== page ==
Under a furiously beaming mid-day sun, I was busy wandering the closed streets of downtown Somerset, Kentucky. The heat was sweltering and my body was growing uncomfortably saturated with perspiration. The fragrance of combusted petroleum lingered in the air. Somewhere in the distance, a giant American engine of many cylinders was proudly shouting at God.
Shuffling onlookers armed with camera phones and cheap fried food littered the faded grey aisles, moving around and in between the torrent of parked cars that lined them. While mostly every vehicle here was of a distinguished age or status, a few questionable late model automobiles had managed to slip their way in. A late ’70s Chevy LUV pickup fitted with a corrugated metal camper shell and a set of garish looking wheels sat next to an unremarkable white Dodge Magnum station wagon with tinted windows. The sight of the Magnum here amongst these elderly motor cars seemed blasphemous; it stuck out from the crowd like a plus-sized topless dancer in satin lace prancing about in a convent. Perhaps, I mused, that was the point of it being here.
Across the way, a few cars down from a weathered and bruised OPEC-era Chevy pickup on racing slicks, sat a faded gold Plymouth Barracuda fastback that although its sheet metal was still arrow-straight, was clearly never a candidate for restoration. I didn’t feel sorry for the old Mopar, however. It proudly wore its age on its sleeve, and surprisingly appeared to be well maintained. Out of all the cars I had seen so far, I immediately held a deep appreciation for this Barracuda not only because I still think it’s one of the best-styled American cars of all time, but because it was an honest driver’s car. It would probably keep its wheels turning long after its current owner passed on.
I briskly treaded away from the lovely ten-footer ‘Cuda and the heathen Dodge wagon down the nearby sidewalk, brushed a few beads of sweat away from my brow and then paused for a moment behind an ancient GMC pickup truck to check the status of my camera. I had been furiously snapping photographs for at least half an hour now. This, I discovered, had seemed to take its toll on the camera’s battery.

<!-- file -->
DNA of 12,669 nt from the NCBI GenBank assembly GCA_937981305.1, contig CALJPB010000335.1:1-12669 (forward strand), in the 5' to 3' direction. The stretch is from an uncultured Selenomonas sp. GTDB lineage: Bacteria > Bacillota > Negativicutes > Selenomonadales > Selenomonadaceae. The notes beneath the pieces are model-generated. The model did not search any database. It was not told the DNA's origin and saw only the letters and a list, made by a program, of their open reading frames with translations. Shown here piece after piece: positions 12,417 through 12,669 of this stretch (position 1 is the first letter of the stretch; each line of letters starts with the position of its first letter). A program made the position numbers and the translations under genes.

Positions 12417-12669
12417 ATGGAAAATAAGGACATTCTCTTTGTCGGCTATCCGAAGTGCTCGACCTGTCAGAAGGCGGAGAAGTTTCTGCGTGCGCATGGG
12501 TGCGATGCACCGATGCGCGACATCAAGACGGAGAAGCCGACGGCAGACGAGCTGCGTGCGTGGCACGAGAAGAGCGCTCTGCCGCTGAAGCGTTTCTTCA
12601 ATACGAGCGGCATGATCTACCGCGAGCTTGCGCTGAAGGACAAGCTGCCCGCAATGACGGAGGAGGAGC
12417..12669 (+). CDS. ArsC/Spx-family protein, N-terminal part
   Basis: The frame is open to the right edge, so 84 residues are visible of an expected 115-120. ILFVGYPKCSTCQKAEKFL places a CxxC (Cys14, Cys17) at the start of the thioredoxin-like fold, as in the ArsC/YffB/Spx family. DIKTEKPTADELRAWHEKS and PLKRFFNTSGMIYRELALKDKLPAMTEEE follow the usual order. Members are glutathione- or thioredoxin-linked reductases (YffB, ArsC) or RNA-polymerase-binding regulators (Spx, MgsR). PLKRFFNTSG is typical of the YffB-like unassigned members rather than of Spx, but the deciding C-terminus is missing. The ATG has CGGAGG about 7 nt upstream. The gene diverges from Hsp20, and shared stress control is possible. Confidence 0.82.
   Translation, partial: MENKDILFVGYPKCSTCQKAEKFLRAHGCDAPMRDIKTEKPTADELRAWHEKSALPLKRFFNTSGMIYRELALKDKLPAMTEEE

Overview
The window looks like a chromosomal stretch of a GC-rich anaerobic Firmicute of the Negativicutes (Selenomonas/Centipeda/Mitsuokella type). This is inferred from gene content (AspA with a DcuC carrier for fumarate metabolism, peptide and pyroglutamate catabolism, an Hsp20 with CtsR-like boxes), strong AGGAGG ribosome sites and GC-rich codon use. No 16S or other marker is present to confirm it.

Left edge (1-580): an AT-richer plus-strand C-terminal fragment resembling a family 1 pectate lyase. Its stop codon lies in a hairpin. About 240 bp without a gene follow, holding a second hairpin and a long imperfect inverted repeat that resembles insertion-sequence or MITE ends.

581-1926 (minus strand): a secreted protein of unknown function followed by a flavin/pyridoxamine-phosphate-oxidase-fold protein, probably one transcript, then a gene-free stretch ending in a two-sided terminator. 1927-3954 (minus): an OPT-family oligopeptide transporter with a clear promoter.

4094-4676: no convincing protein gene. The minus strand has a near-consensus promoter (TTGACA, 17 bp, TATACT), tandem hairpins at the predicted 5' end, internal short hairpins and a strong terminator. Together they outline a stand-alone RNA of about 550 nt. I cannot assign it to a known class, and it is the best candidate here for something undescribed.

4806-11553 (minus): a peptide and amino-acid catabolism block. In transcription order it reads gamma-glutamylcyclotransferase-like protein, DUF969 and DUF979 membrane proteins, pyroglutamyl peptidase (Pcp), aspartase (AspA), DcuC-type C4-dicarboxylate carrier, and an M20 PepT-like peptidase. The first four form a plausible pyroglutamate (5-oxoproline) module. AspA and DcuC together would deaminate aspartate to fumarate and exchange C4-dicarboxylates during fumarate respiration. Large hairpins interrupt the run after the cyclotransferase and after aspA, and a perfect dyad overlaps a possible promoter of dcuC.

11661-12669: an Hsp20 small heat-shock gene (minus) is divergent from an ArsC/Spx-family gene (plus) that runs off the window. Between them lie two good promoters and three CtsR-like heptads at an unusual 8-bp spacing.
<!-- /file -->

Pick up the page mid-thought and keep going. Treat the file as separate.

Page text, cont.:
Pictured: Don’t let the shiny Mag 500s fool you. This amazing old Barracuda was also a bit of a crusty old barnacle.
The battery meter in the right hand corner of the camera’s near sun-washed display had changed from its normal unassuming white to a furious blinking red. That flashing icon demanded that I immediately stop whatever it was I was up to here and feed the battery fresh electricity, stat. The low-hanging grey storm clouds of vexation were beginning to gather over me. Before I had cast off on today’s venture, I made sure the battery had full health and here it had let me down considerably. But I wasn’t just disappointed in my camera’s short lifespan. I was also annoyed that I had been witless enough not to buy a backup.
“Alright. So my battery is officially just about trashed,” I announced to a friend of mine who had decided to tag along on my outing today. “I don’t know how much longer it has left, so I suppose from here on out that means I can only snap photographs of interesting cars. I can’t keep wasting time on Chevelles, Camaros and stupid General Lee clones.”
“So what about Mustangs?” my comrade jokingly inquired. At this point, we had spotted enough of the damn things to start a glue factory big enough to put Elmer’s out of business and still keep preschoolers the world over constipated for a million fortnights.
Still glowering at my dying camera, I sharply responded, “That especially goes for Mustangs.”
With time and my own equipment now working against me, I picked my pace back up again and moved quickly past a heavy set fellow seated in a canvas lawn chair — who seemed to be only another fully-trimmed Double McCheeseburger away from spilling out of his seat and onto the concrete underneath him — toward the middle of the city’s center. There was still at least a third of a car-strewn downtown Somerset left to explore, so who knew what sort of unusual and unearthly iron still lay ahead here at the Somernites Cruise.
To be continued…
Photo credits: Blake Noble (Hey, that’s me!)